RE: Not So EasyShare

I was wondering how to get Kodak EasyShare software now that Kodak has pulled it from its site.

My question to you is do you happen to know where I would be able to either download a CD copy of version 8 or higher of the program or be able to purchase the CD?

-- Gary Schrader

(You're right that since Sept. 5 Kodak no longer makes EasyShare software available for download. Even our favorite old applications museum ( doesn't list it. You might be able to find a Kodak digicam for sale still (eBay, Craigslist, etc.), which would include the CD with EasyShare on it. You'd want one of the latest vintage cameras for the most recent software release, of course. -- Editor)

RE: Scanning 5x7 Film

I have a 3-month-old Epson V700 and use the bundled Epson software. I have gotten remarkable results, but am now stuck trying to scan a valuable 1928 B&W negative that was 5x7 but has shrunk a little in 85 years. Can I make my own film holder from black card? Does the film need to be suspended to be rendered sharp?

I have about 40 of these old negatives and even some on glass plates. Your suggestions would be appreciated! I had hoped I could just lay the negative flat on the glass, review, crop and scan.

-- Ron Light

(We'd certainly try scanning the film laid directly on the glass, taping the the film down to keep it flat. Flip the film over if the scan isn't sharp. A couple of sheets of glass to sandwich the negative would be our next try. Hard to keep clean, but it would raise the film off the platen and keep it flat. Your best bet, really, is to email [email protected] to ask what your options are. -- Editor)

RE: A 120 Plustek?

Maybe you're already aware of this new product but I think it would be worthy of a review when it's available. I haven't seen a new 120 film scanner for quite some time, aside from the Epson flatbeds:

-- Chad

(We've had our eye on this and have requested a review unit, Chad. But as far as we know, it hasn't been seen in the wild yet. -- Editor)
Return to Topics.

Editor's Notes

Adobe ( has been busy. Lightroom 4.2 [MW] and Camera Raw 7.2 were released with Revel album support in Lightroom and support for 21 new cameras in ACR.

Photoshop Elements and Premiere Elements 11 also got their annual updates with a cleaner, more readable interface and new tricks.

Three lens profiling utilities were also released: Lens Profile Creator 1.0.4, Lens Profile Downloader 1.0.1 and DNG Profile Editor 1.0.4.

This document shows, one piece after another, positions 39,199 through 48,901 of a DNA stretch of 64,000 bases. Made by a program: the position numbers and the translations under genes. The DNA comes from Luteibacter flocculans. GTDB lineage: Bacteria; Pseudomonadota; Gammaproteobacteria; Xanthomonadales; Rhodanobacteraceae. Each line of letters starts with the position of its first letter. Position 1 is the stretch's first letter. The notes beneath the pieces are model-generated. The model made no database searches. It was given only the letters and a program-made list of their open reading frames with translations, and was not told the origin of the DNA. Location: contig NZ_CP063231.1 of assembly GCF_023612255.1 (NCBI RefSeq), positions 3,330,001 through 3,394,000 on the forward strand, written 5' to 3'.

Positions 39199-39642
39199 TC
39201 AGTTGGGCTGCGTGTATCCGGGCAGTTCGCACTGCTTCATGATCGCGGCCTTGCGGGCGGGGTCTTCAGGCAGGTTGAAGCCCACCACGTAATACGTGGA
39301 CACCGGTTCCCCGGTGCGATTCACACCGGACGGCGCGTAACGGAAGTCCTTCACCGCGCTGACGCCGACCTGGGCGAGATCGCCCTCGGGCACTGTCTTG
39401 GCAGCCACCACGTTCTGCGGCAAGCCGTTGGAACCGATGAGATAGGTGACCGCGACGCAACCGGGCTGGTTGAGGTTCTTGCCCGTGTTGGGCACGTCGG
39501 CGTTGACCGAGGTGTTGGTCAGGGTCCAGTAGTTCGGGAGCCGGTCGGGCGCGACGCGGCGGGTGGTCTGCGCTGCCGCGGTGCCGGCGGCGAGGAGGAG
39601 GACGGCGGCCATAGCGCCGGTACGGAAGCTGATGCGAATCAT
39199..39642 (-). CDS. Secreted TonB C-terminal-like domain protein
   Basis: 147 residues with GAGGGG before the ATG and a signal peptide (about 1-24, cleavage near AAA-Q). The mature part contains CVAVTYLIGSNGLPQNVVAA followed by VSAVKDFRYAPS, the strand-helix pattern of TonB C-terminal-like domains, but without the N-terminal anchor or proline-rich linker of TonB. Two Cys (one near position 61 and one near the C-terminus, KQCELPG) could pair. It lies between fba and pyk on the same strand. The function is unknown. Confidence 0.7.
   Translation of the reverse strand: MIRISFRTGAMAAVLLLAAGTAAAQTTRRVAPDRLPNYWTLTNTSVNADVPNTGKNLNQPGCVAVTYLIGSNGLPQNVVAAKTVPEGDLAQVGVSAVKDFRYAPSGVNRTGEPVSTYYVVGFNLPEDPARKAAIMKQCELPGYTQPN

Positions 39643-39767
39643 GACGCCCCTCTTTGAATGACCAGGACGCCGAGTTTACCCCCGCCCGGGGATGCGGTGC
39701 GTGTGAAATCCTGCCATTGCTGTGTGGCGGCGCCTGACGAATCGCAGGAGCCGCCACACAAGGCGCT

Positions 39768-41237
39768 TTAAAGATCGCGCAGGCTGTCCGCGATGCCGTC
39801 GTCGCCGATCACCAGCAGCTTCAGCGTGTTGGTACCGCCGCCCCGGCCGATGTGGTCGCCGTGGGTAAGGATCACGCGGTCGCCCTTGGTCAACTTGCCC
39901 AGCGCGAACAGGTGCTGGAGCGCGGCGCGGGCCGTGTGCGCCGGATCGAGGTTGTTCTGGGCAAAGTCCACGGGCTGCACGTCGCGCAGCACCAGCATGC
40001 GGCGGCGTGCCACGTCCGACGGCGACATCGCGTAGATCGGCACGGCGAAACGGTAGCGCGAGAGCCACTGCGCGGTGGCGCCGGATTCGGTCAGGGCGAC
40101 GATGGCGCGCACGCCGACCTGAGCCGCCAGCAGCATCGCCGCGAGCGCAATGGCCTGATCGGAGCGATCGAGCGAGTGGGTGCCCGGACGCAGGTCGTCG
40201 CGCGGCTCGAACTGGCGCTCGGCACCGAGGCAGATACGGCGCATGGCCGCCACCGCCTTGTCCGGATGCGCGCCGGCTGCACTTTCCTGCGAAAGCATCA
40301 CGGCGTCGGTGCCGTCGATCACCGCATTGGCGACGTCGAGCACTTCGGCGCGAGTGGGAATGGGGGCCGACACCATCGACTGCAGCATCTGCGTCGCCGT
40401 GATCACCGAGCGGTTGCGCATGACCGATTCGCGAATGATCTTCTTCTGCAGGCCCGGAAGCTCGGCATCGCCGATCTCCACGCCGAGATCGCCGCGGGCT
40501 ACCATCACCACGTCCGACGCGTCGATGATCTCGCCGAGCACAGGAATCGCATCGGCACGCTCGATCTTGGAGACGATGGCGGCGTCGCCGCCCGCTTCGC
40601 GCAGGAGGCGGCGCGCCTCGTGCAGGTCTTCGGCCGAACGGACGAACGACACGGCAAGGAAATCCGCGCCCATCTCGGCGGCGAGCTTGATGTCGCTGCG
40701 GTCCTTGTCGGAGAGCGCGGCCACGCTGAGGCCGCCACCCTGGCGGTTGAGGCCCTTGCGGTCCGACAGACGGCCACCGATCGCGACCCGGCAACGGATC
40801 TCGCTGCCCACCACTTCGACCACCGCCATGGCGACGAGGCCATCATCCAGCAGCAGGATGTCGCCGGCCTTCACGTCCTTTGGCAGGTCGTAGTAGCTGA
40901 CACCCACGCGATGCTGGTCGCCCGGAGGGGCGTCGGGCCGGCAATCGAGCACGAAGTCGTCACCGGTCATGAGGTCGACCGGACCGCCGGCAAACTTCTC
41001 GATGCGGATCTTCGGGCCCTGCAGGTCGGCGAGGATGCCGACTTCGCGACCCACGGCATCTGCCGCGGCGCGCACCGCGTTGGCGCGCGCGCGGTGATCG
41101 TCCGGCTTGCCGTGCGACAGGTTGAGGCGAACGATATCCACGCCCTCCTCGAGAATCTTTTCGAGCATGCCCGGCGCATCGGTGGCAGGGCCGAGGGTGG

The MacArthur Foundation ( awarded fellowships to Uta Barth, a conceptual photographer who studies our perception by using her own home as her subject and An-My Le, who photographs landscapes transformed by war.

George Jardine ( has published his $29.95 A Workflow Story, 11 videos on using Lightroom 4 on location.

Benro ( has announced its $229 MeFOTO transfunctional travel tripod/monopod kits in red, green, blue, gold and titanium metallic colors. The reverse folding leg system with twist rubber locks converts from tripod to monopod.

Andrei Doubrovski ( has released his Elements+ 5.0 add-on for Photoshop Elements, unlocking functions like curves, paths, color channels, Smart Filters and more. This release adds color balance, black & white, exposure, vibrance, selective color.

O'Reilly has published Photoshop Elements 11: The Missing Manual by Barbara Brundage. The title is available via the Imaging Resource Amazon affiliate program at a 35 percent discount (

Ilford ( has announced three new Galerie Prestige fine arts photo papers: the acid-free, lignin-free fibre based Gold Mono Silk, 330gsm Gold Cotton Smooth and Gold Cotton Textured unbrightened matte papers and 220gsm double-sided Fine Art Smooth and Fine Art Textured.

Damiani has published Joe's Junk Yard by Lisa Kereszi whose grandfather Joe, a boxer-turned-junkman, built an empire of used cars and scrap metal in Chester, Penn., during the 1950s. The title is available via the Imaging Resource Amazon affiliate program at a 29 percent discount (

XPro Software ( has posted GeniuX Photo EFX Release Candidate 3 Service Pack 4 with a module for photo book pagination, batch processing, a custom filter lab, fast Raw file loading and a learning center with over 40 lessons.

The Plugin Site ( has announced its $39.95 FilterHub [MW], a panel extension for Photoshop CS4/CS5/CS5.5/CS6 that replaces Photoshop's Filter menu.

George Eastman House has ( appointed Dr. Bruce Barnes as the eighth director of the museum, the world's oldest museum of photography and one of the largest motion-picture archives.

Binh Danh's modern daguerreotypes of Yosemite is showing through Oct. 27 at the Haines Gallery ( in San Francisco. See the interview in SFGate (

Return to Topics.

One Liners

For just $150 per insertion you can list your URL or 800 number here (up to a maximum of 70 text characters).

Digital Photography Tutorials for Beginners:


Curtin Short Courses:

Return to Topics.


That's it for now, but between issues visit our site for the latest news, reviews, or to have your questions answered in our free discussion forum. Here are the links to our most popular pages:

Daily News:
SLR Gear:
New on Site:
Digicam index:
Q&A Forum:

Happy snapping!

Mike Pasini, Editor
[email protected]
Dave Etchells, Publisher
[email protected]

Go to Imaging Resource Home | News | Tips | Digital Camera Index | Scanner Index